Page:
Any number of undiscovered near-Earth objects could one day careen into the Earth, and there is a lot of talk here at the American Geophysical Union meeting about tracking them. So far, though, only one discovered object has seemed even mildly likely to hit our planet.That asteroid is Apophis, a 900-foot asteroid. Calculations released on Christmas Eve 2004 appeared to show that there was a greater than 2 percent chance the asteroid would hit the Earth in 2029. The asteroid appeared ready to give the Earth its closest shave since astronomers began looking for such things. It was judged a 4 on the Torino Impact Hazard Scale for a short time, the highest rating any near-Earth object has received.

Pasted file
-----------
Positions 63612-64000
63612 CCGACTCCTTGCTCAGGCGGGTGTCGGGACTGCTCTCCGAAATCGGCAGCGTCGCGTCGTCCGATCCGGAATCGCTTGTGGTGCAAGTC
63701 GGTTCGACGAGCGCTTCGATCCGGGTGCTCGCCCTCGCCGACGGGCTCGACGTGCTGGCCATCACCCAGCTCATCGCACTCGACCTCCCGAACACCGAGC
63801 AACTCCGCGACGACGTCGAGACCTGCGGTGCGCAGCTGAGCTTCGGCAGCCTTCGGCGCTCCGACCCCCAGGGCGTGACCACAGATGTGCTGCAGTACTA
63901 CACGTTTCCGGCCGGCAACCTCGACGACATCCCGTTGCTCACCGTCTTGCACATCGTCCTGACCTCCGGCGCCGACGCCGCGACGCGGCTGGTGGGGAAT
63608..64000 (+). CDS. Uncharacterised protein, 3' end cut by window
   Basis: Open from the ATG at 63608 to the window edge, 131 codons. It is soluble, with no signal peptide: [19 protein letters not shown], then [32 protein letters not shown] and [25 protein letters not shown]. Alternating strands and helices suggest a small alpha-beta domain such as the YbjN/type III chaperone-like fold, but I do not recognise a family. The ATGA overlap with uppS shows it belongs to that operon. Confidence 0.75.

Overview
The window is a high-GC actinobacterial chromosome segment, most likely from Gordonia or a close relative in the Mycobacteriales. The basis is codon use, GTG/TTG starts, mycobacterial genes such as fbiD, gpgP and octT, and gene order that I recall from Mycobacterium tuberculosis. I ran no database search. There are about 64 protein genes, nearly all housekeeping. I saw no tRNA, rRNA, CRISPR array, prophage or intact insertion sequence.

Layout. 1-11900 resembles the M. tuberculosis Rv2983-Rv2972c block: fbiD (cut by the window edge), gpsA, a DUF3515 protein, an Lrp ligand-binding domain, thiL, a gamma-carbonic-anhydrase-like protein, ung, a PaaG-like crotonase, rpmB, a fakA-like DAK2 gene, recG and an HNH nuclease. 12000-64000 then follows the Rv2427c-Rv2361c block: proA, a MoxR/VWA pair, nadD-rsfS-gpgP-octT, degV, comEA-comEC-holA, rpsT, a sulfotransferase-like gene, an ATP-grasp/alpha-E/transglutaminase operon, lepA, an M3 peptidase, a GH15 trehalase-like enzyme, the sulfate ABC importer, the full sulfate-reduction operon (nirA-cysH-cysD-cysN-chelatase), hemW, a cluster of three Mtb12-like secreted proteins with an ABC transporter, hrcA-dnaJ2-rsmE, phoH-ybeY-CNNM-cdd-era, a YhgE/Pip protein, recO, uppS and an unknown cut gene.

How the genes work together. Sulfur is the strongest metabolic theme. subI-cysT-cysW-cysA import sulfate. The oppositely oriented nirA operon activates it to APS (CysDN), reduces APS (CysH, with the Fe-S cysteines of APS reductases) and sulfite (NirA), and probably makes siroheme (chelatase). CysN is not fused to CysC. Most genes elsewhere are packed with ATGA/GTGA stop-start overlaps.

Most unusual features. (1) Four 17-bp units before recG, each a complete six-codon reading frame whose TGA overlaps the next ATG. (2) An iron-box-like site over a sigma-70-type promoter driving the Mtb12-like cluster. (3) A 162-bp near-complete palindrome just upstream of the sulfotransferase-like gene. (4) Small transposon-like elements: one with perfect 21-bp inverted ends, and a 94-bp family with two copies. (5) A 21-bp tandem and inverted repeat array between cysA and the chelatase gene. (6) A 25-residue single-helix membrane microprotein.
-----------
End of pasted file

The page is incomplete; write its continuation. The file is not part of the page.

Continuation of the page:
As it turned out, more precise observations brought the risk of collision down to just 1 in 250,000, but the scare sparked greater interest and study in the fields of asteroid detection and defense.
While the risk remains small, this might provide a test of Eric’s hypothesis, though it appears there are distributional consequences (and hence diplomatic obstacles) to asteroid deflection just as there are for climate change.
(Links via Instapundit)